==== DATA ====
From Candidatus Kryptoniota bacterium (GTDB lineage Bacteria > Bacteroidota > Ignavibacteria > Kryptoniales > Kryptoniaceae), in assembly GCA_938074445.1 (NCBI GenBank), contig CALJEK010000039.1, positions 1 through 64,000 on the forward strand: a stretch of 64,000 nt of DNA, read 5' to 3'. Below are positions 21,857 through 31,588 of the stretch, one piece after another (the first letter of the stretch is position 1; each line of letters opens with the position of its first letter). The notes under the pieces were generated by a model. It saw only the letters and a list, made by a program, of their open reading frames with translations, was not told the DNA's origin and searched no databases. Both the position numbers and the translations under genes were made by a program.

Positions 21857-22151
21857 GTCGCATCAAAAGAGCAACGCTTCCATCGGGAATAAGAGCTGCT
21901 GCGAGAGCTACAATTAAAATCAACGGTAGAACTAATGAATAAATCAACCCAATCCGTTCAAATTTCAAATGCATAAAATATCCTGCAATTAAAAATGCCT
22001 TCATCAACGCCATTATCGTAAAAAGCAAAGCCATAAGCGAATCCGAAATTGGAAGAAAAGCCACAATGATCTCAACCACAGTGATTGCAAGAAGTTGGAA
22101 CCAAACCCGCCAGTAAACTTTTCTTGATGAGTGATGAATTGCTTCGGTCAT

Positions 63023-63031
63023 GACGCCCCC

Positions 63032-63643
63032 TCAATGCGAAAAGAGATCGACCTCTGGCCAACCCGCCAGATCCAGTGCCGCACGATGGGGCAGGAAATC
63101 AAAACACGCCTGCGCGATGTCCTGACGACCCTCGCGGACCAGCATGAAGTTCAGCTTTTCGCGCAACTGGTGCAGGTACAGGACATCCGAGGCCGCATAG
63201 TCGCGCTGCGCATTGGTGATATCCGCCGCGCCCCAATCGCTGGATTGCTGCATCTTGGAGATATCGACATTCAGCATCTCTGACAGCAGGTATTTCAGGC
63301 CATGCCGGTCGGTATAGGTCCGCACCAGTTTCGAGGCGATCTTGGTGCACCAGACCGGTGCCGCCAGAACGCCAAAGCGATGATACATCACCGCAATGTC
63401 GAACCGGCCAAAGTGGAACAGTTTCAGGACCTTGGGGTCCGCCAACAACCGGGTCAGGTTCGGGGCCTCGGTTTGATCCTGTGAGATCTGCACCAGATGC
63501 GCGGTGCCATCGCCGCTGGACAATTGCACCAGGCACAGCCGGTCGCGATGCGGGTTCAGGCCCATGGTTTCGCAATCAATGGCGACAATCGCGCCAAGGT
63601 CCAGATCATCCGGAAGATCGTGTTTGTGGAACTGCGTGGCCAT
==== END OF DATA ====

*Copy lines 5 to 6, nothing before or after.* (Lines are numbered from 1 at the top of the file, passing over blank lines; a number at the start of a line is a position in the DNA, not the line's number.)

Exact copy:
22001 TCATCAACGCCATTATCGTAAAAAGCAAAGCCATAAGCGAATCCGAAATTGGAAGAAAAGCCACAATGATCTCAACCACAGTGATTGCAAGAAGTTGGAA
22101 CCAAACCCGCCAGTAAACTTTTCTTGATGAGTGATGAATTGCTTCGGTCAT